Five years ago today, my sister and brother-in-law became parents for the first time, my parents became grandparents for the first time, and I became an uncle for the first time to fraternal twins.
And it wasn't until this year that I signed my name as "Uncle Eric" on respective birthday cards. I'm still getting used to writing "Uncle" in cursive, but I have plenty of opportunities down the road do that again.
But for certain people I know who don't have kids, they see kids as cute little angels until the crying starts. At that point, these people label the kids as "shits" as Mom and Dad (or a grandparent) take over. Seems unfair to reduce a growing child into sheer annoyance. Alas, that's coming from people who haven't seen the whole perspective of parenting.
To the childless, hearing about a temper tantrum at the grocery store or a birthday party is enough evidence to never procreate. I disagree because as annoying and frustrating as it might be to be around an unruly child, people tend to overlook the good qualities a child can bring out of an adult. I'm not talking about how some parents change their communication skills into treating everyone like a child. I'm talking about seeing growth in a child, step by step, and appreciating that progression from an adult perspective.
For example, while spending time with my family at Thanksgiving, I wanted to take an afternoon nap on the couch. My nieces were playing and drawing near me as I started to lay down. I merely stated how I was taking a nap and one of my nieces said she and her sister would be quiet and draw. How awesome was that? Plenty. I have one of their drawings up on my refrigerator, serving as a reminder of many things -- and not just a talented budding artist.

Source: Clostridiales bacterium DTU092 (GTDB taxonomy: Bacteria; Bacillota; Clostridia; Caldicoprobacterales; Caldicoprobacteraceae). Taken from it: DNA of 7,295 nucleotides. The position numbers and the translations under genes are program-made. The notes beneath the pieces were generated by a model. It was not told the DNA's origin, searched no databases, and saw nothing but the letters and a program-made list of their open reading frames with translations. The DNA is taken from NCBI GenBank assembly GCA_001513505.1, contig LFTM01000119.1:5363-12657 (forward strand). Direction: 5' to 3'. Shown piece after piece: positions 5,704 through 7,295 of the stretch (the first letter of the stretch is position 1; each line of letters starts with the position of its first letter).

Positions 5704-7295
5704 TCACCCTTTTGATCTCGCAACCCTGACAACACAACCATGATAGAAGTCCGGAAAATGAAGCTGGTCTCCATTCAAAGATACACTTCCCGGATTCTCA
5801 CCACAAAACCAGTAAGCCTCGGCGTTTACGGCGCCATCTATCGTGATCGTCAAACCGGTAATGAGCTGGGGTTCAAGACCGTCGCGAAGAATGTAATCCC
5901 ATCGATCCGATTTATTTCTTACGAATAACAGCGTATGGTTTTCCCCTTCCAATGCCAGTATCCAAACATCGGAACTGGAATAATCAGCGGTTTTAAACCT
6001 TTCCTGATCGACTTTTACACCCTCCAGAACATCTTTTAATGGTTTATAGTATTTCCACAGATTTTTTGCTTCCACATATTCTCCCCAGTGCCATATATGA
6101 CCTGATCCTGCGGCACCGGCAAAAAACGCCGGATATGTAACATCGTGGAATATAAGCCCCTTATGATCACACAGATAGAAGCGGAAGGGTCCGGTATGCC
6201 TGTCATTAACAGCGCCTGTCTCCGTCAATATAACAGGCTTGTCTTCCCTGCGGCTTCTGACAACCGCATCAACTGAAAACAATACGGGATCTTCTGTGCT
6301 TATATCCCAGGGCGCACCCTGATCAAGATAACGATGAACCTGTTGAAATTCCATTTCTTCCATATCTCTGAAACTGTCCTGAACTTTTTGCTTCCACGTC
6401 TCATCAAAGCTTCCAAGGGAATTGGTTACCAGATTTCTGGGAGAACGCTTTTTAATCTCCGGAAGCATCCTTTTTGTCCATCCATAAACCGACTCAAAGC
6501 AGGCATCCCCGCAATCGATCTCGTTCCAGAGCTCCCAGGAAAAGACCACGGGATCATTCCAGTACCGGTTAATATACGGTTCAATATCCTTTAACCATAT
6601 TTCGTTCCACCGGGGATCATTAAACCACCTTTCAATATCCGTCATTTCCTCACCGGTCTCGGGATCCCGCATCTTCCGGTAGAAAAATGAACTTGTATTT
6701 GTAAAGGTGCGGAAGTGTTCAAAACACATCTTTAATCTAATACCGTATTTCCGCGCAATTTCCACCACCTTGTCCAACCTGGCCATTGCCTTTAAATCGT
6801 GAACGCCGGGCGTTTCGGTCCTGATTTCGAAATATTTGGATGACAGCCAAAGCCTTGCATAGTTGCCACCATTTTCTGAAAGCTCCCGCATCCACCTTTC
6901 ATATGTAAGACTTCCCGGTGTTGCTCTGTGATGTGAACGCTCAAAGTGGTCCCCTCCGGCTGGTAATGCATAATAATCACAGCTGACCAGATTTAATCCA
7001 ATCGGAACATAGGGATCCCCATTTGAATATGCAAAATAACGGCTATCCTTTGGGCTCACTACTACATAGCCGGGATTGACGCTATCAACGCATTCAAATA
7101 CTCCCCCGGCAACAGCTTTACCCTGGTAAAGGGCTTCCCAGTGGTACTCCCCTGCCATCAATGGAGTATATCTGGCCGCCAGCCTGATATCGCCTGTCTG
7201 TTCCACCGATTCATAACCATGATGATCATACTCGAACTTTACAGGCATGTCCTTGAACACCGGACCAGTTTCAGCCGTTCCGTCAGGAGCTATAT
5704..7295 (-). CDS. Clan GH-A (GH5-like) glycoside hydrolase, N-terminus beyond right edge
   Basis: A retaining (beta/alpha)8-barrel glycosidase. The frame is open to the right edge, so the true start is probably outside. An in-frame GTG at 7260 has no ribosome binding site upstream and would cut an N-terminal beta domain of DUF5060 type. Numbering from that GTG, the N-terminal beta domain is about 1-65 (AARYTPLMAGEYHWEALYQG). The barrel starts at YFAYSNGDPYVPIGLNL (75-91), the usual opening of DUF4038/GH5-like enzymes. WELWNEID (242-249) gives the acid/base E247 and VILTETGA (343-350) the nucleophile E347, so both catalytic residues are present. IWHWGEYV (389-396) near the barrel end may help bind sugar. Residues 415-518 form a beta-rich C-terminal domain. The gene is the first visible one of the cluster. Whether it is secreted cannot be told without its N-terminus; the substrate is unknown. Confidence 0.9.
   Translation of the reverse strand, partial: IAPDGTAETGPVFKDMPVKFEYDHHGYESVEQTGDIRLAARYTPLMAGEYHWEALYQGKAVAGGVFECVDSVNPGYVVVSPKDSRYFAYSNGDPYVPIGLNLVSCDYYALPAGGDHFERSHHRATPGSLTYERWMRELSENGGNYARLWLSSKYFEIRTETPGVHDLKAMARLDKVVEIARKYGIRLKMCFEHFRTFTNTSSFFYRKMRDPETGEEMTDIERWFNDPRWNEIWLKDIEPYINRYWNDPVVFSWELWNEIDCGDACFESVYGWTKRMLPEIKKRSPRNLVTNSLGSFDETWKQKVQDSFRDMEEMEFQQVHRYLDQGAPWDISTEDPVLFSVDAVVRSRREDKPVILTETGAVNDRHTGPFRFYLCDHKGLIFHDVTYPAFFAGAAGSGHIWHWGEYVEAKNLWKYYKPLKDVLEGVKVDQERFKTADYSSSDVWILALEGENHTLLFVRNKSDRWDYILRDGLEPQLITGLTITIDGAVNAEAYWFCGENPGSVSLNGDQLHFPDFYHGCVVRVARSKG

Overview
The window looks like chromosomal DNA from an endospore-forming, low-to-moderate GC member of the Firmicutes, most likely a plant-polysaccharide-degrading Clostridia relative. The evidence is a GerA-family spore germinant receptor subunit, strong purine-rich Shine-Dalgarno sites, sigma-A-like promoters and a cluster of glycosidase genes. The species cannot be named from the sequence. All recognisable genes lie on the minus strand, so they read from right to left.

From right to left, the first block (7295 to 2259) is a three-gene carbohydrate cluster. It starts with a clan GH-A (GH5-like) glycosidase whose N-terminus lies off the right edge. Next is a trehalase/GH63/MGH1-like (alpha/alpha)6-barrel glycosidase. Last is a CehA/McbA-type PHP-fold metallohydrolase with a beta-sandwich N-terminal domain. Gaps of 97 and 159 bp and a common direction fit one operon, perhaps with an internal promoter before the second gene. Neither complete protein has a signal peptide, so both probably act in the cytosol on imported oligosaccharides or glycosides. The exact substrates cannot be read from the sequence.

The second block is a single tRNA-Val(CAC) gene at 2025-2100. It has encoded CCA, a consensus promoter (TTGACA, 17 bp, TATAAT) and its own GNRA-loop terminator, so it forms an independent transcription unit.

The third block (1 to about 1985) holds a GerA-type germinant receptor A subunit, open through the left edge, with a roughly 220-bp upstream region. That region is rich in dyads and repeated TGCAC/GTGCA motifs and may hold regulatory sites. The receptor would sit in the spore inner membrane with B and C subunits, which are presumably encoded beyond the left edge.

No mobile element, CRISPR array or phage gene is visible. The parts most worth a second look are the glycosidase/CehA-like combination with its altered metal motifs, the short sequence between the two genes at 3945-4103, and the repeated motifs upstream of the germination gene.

When you recognize the person you were as a child in your own child, a lot of things make more sense in adulthood. You understand why you were the way you were -- and you can understand how or why your parents responded. Like when I see my nieces act shy around people, I remember what it was like to be incredibly shy at their age. Instead of forcing them to come out of a shell, I try to make them laugh with impressions. Whether it's Elmo or drama queens I know, my nieces pick up on the silliness. I'll do anything to get a laugh, especially for them.
In only five years, I've seen plenty of progress with these two little girls. I'm thankful I've been to every birthday party and have been with them on Thanksgiving and/or Christmas because you don't get to reschedule those sorts of events. They'll be asking for the car keys sooner rather than later.
So even if there's an occasional post-lunch meltdown now and constant door-slamming in the future teenage years, there will be plenty of other things to be proud of. That's worth seeing.